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Let $\Delta ABC$ and $\Delta EFD$ be triangles with sides $a$, $b$, $c$ and $d$, $e$, $f$. All sides have different lengths.

I am looking for a functional condition for sides when triangles can have the same heights $h_E=h_B$.

My attempt.

I have found the three cases when two triangles can have the same hights.

Case 1. Acute triangles

enter image description here

Case 2. Acute triangle and obtuse triangle enter image description here

Case 3. Obtuse triangles enter image description here

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  • $\begingroup$ How do you define the height of a triangle in general?, for example if you rotate some of your triangles the "height" may not visioned as height any more. This may be useful:books.google.com.eg/… $\endgroup$ – NoChance Sep 7 '19 at 1:08
  • $\begingroup$ @NoChance, I can rotate both triangles. $\endgroup$ – Nick Sep 8 '19 at 0:25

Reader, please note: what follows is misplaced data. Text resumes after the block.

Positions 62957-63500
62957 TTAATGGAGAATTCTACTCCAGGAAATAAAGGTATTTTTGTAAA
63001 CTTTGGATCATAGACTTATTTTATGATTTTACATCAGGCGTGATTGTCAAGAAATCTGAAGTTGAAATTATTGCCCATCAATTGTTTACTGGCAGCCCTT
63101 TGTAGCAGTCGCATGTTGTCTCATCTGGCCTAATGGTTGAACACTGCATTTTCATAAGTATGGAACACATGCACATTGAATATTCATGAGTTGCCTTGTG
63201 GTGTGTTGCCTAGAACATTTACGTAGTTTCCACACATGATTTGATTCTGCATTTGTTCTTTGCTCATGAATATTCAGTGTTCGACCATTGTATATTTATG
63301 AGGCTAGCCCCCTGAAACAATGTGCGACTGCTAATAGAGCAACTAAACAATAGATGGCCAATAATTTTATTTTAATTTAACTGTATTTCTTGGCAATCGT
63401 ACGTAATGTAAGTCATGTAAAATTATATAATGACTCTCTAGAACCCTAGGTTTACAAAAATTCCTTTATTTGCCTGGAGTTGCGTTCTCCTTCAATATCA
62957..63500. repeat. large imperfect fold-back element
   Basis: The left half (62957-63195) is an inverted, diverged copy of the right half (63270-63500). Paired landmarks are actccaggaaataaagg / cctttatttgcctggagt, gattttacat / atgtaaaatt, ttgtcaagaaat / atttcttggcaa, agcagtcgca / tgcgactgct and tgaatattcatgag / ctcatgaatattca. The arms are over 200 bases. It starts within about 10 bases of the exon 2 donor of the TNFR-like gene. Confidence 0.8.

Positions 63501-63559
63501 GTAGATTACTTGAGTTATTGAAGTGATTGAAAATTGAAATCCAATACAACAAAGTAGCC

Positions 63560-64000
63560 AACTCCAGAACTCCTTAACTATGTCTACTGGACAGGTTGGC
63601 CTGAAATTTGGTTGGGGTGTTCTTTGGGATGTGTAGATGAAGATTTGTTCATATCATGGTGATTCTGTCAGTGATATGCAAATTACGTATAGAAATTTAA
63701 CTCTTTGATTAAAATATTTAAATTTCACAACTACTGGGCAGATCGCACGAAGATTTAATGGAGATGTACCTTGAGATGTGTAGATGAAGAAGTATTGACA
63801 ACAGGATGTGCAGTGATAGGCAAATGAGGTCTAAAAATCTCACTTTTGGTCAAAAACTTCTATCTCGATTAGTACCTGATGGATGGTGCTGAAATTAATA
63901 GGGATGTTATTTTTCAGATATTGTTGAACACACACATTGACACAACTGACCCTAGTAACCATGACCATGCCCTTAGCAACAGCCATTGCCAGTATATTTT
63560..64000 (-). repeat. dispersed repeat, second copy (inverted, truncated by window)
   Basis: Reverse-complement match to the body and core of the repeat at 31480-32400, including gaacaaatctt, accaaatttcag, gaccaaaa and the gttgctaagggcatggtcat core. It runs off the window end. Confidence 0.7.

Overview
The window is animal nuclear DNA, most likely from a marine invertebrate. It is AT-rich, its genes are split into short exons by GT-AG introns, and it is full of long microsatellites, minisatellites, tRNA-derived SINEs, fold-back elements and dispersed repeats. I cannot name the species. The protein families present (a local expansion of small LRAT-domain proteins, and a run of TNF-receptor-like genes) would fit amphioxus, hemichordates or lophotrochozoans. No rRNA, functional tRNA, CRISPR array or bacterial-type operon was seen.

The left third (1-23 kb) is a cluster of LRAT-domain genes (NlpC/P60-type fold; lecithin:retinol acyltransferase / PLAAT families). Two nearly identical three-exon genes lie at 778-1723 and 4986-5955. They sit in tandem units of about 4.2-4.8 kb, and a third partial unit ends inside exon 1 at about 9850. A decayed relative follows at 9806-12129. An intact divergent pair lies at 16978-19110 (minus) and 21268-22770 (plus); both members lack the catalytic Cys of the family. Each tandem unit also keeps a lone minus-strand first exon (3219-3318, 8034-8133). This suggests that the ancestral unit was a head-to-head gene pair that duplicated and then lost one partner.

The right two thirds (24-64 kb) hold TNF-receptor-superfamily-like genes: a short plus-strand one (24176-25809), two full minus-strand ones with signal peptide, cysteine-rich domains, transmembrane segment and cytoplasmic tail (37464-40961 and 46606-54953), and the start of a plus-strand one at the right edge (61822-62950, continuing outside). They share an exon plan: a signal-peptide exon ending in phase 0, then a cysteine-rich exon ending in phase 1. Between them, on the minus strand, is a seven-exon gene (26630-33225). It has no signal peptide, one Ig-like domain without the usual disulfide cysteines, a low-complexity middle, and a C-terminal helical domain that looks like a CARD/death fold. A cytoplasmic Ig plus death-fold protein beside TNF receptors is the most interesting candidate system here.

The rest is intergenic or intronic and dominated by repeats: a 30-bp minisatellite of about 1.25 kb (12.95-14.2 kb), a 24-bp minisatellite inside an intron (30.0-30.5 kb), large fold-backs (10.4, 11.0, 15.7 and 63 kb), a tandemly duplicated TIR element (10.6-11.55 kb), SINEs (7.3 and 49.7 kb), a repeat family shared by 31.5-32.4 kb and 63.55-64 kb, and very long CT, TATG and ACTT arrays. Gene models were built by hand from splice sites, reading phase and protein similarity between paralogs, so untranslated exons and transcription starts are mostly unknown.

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Since the area of the triangle is half the base length times the height, you can compute the area and divide by the base length to compare the heights.

If you only want to use the edge lengths, use Heron's formula to get $$A_1 = \frac{1}{4} \sqrt{(a + b + c)(-a + b + c)(a - b + c)(a + b - c)}$$ $$A_2 = \frac{1}{4}\sqrt{(d + e + f)(-d + e + f)(d - e + f)(d + e - f)}$$

So two triangles have the same height if $$\frac{\sqrt{(a + b + c)(-a + b + c)(a - b + c)(a + b - c)}}{b} = \frac{\sqrt{(d + e + f)(-d + e + f)(d - e + f)(d + e - f)}}{e}$$

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Minimum distance between two parallel lines is the same, is the altitude $h$ of all triangles no matter where you choose the base and shift the base segment length AC or DF along this line AF and no matter where the apex B or E lies.

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